Misgivings about Ranji Trophy put at rest (Column: Just Sport)
There have been serious misgivings about the Ranji Trophy this season in view of the serious differences that have cropped up between the Board of Control for Cricket in India (BCCI) and the Supreme Court-appointed Rajendra Mal Lodha Committee on how to run the sport.
The BCCI dropped hints/threats of domestic cricket getting disrupted after the Supreme Court not only approved the committee’s recommendations but also told the board in no uncertain terms that “season or no season” it along with its affiliate units must fall in line and adopt the new governance model.
The board and the Lodha Panel members kept sparring on technicalities egotistically while the apex court kept looking for a solution agreeable to all concerned. Things came to a head when the Lodha Committee recommended the appointment of former Home Secretary Gopal Krishna Pillai as observer to replace the board’s top brass.
Pillai has differed with the BCCI’s interpretation of his role, stating that he was there only to lay down transparent guidelines for the cricket administrators and monitor their execution.
Be that as it may, the Ranji Trophy has reached its business end with eight teams from three groups qualifying for the knockout quarter-finals, three each from Group A and B with two joining them from Group C.
When the protagonists pointed out that the Indian board is not only the best run sports organisation in the country — despite all perceived and real grievances against it, the antagonists have a lot of complaints about the way domestic cricket is played.
Neutral observers feel the state of domestic cricket is pathetic and it is run on a template prepared decades ago by serious-minded cricket administrators when there was little money in the coffers.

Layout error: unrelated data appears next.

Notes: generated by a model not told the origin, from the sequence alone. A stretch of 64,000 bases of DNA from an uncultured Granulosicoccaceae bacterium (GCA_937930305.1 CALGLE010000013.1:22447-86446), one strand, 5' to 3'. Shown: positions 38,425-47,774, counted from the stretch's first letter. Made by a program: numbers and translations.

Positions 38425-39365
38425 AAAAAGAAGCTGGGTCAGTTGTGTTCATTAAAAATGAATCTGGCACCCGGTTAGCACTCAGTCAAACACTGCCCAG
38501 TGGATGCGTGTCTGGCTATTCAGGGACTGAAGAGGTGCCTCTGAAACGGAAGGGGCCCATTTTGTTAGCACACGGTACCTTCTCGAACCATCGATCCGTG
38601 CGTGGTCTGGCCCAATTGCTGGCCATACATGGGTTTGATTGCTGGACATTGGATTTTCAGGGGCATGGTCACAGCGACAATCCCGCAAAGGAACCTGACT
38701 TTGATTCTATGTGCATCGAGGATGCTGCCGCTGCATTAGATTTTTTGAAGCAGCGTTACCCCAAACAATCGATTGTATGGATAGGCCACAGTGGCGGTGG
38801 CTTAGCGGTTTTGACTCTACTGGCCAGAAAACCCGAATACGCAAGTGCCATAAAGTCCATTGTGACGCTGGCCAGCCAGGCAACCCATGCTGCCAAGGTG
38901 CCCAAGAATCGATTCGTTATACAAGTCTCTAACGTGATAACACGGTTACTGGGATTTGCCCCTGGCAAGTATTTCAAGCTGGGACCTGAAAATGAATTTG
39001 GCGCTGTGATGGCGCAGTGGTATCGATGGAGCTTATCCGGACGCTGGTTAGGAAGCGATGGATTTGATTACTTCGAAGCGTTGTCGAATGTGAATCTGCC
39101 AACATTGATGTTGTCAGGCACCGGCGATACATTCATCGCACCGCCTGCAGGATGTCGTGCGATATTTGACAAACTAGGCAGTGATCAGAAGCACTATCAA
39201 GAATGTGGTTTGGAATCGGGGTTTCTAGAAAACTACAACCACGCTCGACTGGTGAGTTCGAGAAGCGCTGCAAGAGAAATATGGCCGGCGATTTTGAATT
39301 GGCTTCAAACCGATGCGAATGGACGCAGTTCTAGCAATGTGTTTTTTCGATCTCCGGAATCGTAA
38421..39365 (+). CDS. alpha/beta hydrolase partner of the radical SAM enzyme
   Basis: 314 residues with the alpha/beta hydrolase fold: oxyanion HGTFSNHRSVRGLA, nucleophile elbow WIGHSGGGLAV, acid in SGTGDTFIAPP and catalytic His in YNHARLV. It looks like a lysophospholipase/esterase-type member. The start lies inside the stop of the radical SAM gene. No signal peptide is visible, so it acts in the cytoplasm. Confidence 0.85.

The Ranji Trophy got into serious problems this season with matches being played at neutral venues. Smog and fog have reduced playing hours in northern parts of the country.
Unacceptable levels of pollution and smog forced the cancellation of two matches in Delhi — Gujarat vs Bengal in Group A and Hyderabad vs Tripura in Group C.
The games were to be replayed, as decided by the technical committee of the board headed by Sourav Ganguly, but the senior tournament committee rejected the recommendation.
Hyderabad and Gujarat are in the quarter-finals along with Tamil Nadu, Jharkhand, Mumbai, Haryana, Karnataka and Mumbai while Bengal are unhappy that they were done in by the ruling.
One of the associations in serious trouble over its poor governance and accounting is Hyderabad. There have been serious charges against its office-bearers. They have accepted the Lodha Committee recommendations under duress, but that may not save them.
Today, the board doles out huge amounts as infrastructure and cricket development funds and some of the associations, in turn, hand out funds to their cronies running the clubs and district associations.
Some of the state associations pay the money to individuals who run their clubs without any accountability. No utility certificate is asked for and none furnished.
The board-appointed chartered accounting firm has found enormous misappropriation of funds in some of the state associations and their report is startling.
The accounting firm, Deloitte, appointed by the BCCI when Shashank Manohar, now independent chairman of the International Cricket Council (ICC), was its president, pointed to a number of irregularities in disbursement of grants like television subvention, Indian Premier Lague (IPL) money and their use by the state units.
The Lodha Committee has asked for the firm’s reports and that will vindicate its conclusions about the board’s misgovernance and mismanagement of funds by some of its affiliates, specifically pointing to the reports on Hyderabad, Odisha, Assam and Jammu and Kashmir associations.
The Supreme Court order clearly bars any release of funds for these offending state units.
Interestingly, the board has also commissioned PricewaterhouseCoopers and Grant Thornton to plan the reformation of the processes of governance and the three are broadly carrying out the Lodha Committee’s reform measures.
Ironically, with an Indian as its head, ICC is seriously trying to undermine its pre-eminence.
(Veturi Srivatsa is a senior journalist and the views expressed are personal. He can be reached at firstname.lastname@example.org)